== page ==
Part of the Saudi efforts to counter-radicalization was establishing the Care Rehabilitation Center in 2007, which “aims to re-educate the jihadis through religious teachings.” This method of re-educating inmates so they understand Islam as a peaceful religion is not the only way of countering radicalization. There are many other methods, including “psychological and social counselling, and educating them out of their intolerant understanding of Islam.”
Mohammed Bin Naif Counseling and Care Center offers different programs—educational, training, cultural, sports, and services—to create a different environment from the usual prison environment, one more attuned to scientific findings on ways to maximize the chances of rehabilitation. In short, it aims to gradually integrate the prisoner back into society by achieving in him or her an intellectual, psychological, and social balance.
The Saudi government has made it clear that anyone who has been involved in radical activities is welcome to the join the Deradicalization Program as part of serving their time in prison, though it is not an alternative to justice: those who kill or injure others have to face the consequences of their crimes.
One of the most important steps toward countering radicalization is establishing the Global Center For Combating Extremist Ideology, whose acronym, Etidal, is an Arabic word meaning “moderation”. This center works to combat, expose, and refute extremist ideology—in cooperation with governments and non-governmental organizations concerned about this.
The founding of Etidal reflects the serious action taken by the Saudi government to collaborate with the international community to counter radicalization, and in turn to share its experiences with other governments.
This same seriousness is expressed in the KAICIID Dialogue Centre in Vienna, which brings together religious leaders and policymakers to collaborate on spreading tolerance and countering zealous thoughts among the followers of different religious traditions.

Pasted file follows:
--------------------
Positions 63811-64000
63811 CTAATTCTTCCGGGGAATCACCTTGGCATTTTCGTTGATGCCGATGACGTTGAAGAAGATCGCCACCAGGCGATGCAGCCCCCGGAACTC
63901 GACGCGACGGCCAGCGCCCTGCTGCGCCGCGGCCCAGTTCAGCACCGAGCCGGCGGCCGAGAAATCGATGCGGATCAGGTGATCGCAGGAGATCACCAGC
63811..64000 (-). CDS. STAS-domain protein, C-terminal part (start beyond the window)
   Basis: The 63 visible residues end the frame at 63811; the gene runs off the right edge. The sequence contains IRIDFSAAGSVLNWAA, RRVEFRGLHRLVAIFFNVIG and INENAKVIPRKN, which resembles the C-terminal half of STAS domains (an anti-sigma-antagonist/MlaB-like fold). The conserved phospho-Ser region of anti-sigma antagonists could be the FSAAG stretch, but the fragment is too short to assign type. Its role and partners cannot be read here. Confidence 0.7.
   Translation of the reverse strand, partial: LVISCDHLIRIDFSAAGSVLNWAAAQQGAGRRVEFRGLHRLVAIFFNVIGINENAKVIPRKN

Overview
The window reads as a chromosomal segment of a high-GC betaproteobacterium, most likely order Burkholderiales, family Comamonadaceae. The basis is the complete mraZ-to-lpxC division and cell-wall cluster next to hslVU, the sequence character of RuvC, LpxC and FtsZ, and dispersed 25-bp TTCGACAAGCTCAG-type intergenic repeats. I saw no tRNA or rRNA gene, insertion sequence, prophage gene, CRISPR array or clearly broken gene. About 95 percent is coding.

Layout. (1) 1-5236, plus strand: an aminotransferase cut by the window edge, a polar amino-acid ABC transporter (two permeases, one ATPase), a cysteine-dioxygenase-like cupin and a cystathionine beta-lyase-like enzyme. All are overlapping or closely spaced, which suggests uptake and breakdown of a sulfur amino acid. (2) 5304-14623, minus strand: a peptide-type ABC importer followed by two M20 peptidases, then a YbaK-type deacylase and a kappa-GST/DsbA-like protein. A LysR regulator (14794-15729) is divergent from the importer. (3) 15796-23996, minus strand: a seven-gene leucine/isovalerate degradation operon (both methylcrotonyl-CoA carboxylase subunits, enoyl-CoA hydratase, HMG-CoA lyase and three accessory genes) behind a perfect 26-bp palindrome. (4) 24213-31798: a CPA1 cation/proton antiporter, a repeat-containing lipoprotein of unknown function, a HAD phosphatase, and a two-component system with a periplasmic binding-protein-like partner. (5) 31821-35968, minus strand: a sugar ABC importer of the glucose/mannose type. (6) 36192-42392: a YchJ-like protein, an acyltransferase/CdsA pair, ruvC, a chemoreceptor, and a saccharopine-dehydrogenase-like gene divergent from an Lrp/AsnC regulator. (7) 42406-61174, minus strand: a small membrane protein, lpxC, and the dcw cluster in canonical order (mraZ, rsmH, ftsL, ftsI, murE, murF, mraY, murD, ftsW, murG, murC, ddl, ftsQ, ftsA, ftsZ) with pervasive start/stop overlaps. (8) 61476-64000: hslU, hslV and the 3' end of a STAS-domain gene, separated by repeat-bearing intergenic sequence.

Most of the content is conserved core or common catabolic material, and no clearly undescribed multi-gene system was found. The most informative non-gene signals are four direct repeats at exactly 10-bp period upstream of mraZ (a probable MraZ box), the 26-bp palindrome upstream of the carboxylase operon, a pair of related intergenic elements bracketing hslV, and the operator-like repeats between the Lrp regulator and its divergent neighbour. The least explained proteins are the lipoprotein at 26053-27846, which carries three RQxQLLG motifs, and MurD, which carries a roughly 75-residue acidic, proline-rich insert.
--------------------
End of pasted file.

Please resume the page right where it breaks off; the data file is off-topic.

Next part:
Likewise, in 2019, the Kingdom of Saudi Arabia’s Presidency of State Security (General Department for Countering Extremism) and the Global Coalition’s Counter Daesh Communications Cell issued a joint memorandum called the Riyadh-London Memorandum on Good Practices for Countering Terrorist Narratives. The main goal of this memorandum is encouraging appropriate terminology to label terrorists in order to avoid inadvertently legitimizing their ideology or sensationalizing their actions. It is an important step toward an international charter of fighting terrorism and countering radicalization.
Since the 2003 terrorist attack in Riyadh, there have been momentous changes at every level of the Saudi state and society, perhaps nowhere more so than in the infrastructure put in place to counter radicalization. In addition to the direct counter-extremism measures laid out above, there are more indirect measures. The Kingdom has sent hundreds of thousands of students to study abroad and learn by direct experience about peaceful coexistence with “others”. Another serious step to counter radicalization has been the lifting of social restrictions, thereby allowing more joy into people’s lives and providing incentives to preserve this earthly life. For example, the General Entertainment Authority was established in May 2016, an official agency that works on expanding the entertainment sector.
The Kingdom of Saudi Arabia has sought to foster a broader suit of policies, beyond simply counter-terrorism, that seek to educate people into conceiving of Islam as a peaceful religion and to valuing their daily lives on earth, alongside their work towards salvation. The Quran says: “But seek, with that which Allah has bestowed on you, the home of the Hereafter, and forget not your portion of lawful enjoyment in this world” (28/77). The changes mean Saudi youth has greater opportunities and a more tolerant environment in which to live than did my colleague Mohammed.
European Eye on Radicalization aims to publish a diversity of perspectives and as such does not endorse the opinions expressed by contributors. The views expressed in this article represent the author alone.